Lightroom: mathematics of Exposure Control

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  • Updated 7 years ago
The exposure slider is said to control the exposure of the photo: e.g. a value of +1 should do the same like doubling the exposure time when taking the picture. While the result is visually somehow pleasant, the RGB values in the picture aren't manupulated like mentioned: e.g. an exposure control value +1 should double the XYZ values (XYZ values are those values that can be calculated from the RGB vals using the correct ICC-Profile). The result of "exposure control" is quite far away from doing that. I assume that this behavior is intendet.
But, is there a way to have something like a "real" (mathematically) exposure control? E.g. a linear scaling of the XYZ tone curves?
Thanks for any suggestion.


PS I'm using LR as a measurement tool
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Edgar Loser

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Posted 7 years ago

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jdv, Champion

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This would only apply to imported JPEGs with embedded profiles, right? Because raw images are always in the same space.
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Dorin Nicolaescu-Musteață, Champion

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Use PV 2010, perhaps...
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Rob Cole

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Yeah, PV2012 exposure is not a simple linear scaling (very much intentional) - not suited for use as a measurement tool. - works pretty darn good for qualitative editing of photographs though, in my opinion.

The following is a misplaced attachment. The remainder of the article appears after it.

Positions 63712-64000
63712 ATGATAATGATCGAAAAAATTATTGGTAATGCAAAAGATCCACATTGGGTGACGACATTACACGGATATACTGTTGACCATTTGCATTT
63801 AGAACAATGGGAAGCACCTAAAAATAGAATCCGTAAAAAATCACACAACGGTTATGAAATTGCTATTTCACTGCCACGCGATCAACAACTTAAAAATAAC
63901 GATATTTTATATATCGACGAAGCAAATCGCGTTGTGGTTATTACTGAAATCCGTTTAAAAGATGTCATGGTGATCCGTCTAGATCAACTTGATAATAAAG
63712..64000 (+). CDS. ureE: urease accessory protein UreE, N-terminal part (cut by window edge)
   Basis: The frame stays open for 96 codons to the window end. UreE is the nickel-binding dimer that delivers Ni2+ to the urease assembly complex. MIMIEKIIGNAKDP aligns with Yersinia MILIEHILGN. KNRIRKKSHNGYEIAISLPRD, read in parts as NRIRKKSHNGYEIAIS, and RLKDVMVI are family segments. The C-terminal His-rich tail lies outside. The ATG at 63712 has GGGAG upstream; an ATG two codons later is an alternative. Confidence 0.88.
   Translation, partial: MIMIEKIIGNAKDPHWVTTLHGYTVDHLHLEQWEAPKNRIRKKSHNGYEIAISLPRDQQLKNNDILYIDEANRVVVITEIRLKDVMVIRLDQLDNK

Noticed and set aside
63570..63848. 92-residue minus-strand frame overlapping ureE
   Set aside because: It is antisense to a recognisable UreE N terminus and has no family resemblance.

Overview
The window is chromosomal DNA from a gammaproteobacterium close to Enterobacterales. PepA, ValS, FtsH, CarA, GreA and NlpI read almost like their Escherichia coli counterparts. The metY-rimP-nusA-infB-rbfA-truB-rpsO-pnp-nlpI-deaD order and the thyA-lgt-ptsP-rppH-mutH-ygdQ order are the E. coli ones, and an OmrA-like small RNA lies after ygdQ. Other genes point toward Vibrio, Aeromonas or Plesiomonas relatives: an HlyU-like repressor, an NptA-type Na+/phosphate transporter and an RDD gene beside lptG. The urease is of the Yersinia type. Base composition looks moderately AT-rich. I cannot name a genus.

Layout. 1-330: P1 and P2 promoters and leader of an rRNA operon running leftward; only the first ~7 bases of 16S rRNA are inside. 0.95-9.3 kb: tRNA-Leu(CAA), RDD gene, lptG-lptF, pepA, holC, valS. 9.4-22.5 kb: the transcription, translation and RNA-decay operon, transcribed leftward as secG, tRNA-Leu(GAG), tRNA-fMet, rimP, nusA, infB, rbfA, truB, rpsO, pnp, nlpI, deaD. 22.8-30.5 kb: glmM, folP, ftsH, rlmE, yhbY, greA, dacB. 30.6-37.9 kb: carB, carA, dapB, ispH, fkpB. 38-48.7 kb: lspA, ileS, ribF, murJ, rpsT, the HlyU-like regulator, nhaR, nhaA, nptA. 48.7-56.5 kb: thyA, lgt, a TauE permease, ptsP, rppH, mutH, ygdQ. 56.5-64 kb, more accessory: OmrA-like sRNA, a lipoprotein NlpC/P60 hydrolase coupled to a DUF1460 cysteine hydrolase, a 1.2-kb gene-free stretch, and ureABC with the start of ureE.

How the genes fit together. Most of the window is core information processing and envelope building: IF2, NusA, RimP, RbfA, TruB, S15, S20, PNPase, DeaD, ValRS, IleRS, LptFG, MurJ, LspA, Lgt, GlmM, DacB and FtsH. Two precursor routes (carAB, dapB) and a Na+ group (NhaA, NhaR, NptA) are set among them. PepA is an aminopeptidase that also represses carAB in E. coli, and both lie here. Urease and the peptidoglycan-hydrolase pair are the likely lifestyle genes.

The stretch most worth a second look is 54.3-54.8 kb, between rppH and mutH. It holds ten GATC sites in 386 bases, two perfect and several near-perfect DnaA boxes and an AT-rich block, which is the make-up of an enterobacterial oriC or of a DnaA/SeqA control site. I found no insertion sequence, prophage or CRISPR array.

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I wouldn't use LR as a measurement tool. The non-standard behaviour of the the exposure control (non-optional highlight protection) is just one of many things were the designers felt they need to make editing less painful (achieving the opposite for those who know what they are doing, AFAIC).

There are hidden tone curves in camera profiles, etc.

You'll have to jump to a number of hoops to get LR to be neutral and then you'll still be facing non-optional auto-this and auto-that behaviour.

I didn't upgrade to LR4 and its patronising attitude towards users that know what they are doing was one of the reasons.

P.S.: If you switch to PV 2010, you practically get LR3 back, but I wonder if there is a way to get rid of the warning triangles that signal that you are not using PV 2012. I wouldn't want them to be in my face all the time.
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Edgar Loser

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Thanks for the hints about PV2003 and PV2010. Unfortunately the behave different, but still no linear XYZ scaling...
But I found a workaround using Photoshop:
1. (if not done before) change RGB Format to 16 Bit
2. convert to "own RGB Profile": for this profile I used a gamma of 1.0 (i.e. RGB is linear to XYZ)
3. do the scaling by using Tone Curves
4. convert back to original RGB profile

@TK: I know about "hidden tone curves" of the LR camera profiles. But you can get rid of then using the Adobe DNG Profile editor (free download). Howto can be found here (in german but the pictures may be sufficient):